A young boy living at the edge of the forest traverses through the roots and rocks with his grandfather. They are there to earn their keep harvesting wild Rattan. The boy’s father used to be a logger but with the ban, it had been difficult to put food on the table. But the old man and the young boy can still band together his experience and the latter’s strength to augment the family’s income. Thank God for Rattan!
With a couple of slashing and tugging, the Rattan bundles are then brought to the hands of traders who collect the vines from all over town and sell it to the purchasers from the big city. The Rattan change hands a few times before they reach the bodega of a furniture designer, where it is bent into shapes by the inspired laborers. The elegantly silhouetted cane finds itself proudly sitting in a showroom surrounded lovingly by lamps and lights. A few people stood to admire its smooth, natural finish. Suddenly, the chair finds itself surrounded by duplicates of…itself. All bumpily taking a shipping trip across the ocean. An exporter had found its beauty quite lucrative.
Another place, another showroom. This time at the home of a family with a 2 year-old girl. The chair was turned into a mountain for the toddler to ascend. Or a ship to sail the seas. Some of its places became bent out of shape from the jumping and thumping. The chair became worse for wear as the toddler turned to teen; and adolescent into adult. It is time to retire the Rattan wicker.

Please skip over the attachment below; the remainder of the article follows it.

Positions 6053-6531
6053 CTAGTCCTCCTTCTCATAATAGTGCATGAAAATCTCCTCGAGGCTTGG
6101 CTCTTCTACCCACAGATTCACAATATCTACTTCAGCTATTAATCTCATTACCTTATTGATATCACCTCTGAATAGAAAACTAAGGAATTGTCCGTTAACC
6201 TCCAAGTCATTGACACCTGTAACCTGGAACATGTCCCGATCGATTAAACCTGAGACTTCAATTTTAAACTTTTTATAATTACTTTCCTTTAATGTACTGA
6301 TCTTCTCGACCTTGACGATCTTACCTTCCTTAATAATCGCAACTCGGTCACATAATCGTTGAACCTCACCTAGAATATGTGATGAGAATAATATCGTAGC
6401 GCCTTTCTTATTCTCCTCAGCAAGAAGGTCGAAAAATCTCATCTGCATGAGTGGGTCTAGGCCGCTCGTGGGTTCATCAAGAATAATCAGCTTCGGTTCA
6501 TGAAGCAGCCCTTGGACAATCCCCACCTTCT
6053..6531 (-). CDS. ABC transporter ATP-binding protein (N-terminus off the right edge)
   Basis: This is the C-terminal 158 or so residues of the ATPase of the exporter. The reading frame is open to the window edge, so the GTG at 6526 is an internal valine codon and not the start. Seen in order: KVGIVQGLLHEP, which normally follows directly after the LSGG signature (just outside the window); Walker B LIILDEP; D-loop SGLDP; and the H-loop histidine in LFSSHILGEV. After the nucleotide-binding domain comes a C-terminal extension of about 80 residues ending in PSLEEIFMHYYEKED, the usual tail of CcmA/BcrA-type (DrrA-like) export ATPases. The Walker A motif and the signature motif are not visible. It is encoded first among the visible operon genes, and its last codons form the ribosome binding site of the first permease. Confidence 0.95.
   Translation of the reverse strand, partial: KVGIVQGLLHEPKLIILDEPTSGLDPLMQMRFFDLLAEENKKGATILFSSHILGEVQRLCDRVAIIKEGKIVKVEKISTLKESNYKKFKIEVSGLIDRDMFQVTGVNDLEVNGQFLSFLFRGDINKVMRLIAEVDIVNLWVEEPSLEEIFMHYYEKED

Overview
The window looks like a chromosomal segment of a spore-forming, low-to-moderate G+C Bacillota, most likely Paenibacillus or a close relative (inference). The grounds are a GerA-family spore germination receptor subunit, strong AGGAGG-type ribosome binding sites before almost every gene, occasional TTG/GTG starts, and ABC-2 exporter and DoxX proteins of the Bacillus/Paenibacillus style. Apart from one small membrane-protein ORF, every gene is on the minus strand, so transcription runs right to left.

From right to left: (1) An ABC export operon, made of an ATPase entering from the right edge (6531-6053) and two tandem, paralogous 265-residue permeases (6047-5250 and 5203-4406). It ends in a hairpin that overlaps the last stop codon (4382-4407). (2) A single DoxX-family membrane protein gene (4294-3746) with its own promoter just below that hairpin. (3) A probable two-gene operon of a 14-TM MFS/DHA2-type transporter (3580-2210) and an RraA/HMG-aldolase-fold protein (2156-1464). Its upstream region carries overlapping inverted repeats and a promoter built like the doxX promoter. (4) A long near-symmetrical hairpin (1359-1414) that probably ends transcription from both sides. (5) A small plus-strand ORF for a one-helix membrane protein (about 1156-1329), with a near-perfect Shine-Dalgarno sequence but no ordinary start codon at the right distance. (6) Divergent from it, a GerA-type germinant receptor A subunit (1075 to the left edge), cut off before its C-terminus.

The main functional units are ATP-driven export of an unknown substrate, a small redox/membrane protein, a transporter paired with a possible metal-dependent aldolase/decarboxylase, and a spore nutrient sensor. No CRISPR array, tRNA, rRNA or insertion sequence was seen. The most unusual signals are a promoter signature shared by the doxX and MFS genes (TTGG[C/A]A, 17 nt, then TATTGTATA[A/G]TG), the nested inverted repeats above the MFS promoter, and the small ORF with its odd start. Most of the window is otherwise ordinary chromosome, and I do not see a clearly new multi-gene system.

A rummage sale buyer found treasure in this trash. The weavings were unrepairable but the supporting cane found its way into the grandmother’s garden. Upcycled into a flower and herb bed. A companion for the birds and bees. At least until rot finds its home on the dried bones of the Rattan cane and melt it back into the soil.
Many hands feed many mouths. Rattan passes through a lot of them. The Rattan trail is the story of the supply chain.
The dwindling reserves of wild Rattan has pushed many industries to cut this supply chain in a push to look towards synthetic materials. However unnatural and unsustainable that may be. Whether we like it or not, we do not command the supply chain when we do not have the supply. As Parag Khanna, today’s foremost global strategist names it “The Independent Republic of Supply Chain.” Meaning, it is not we who control the supply chains after all, but the supply chains that control us. All countries are dependent on the movement of these supplies. The winners no longer wage territorial wars but the supply chain wars. He who can supply through sustainable stocks, strong infrastructures, shipping security, and ease in business will claim the future.
The question to answer for the Philippines is: Which part of the trail do we choose to belong to?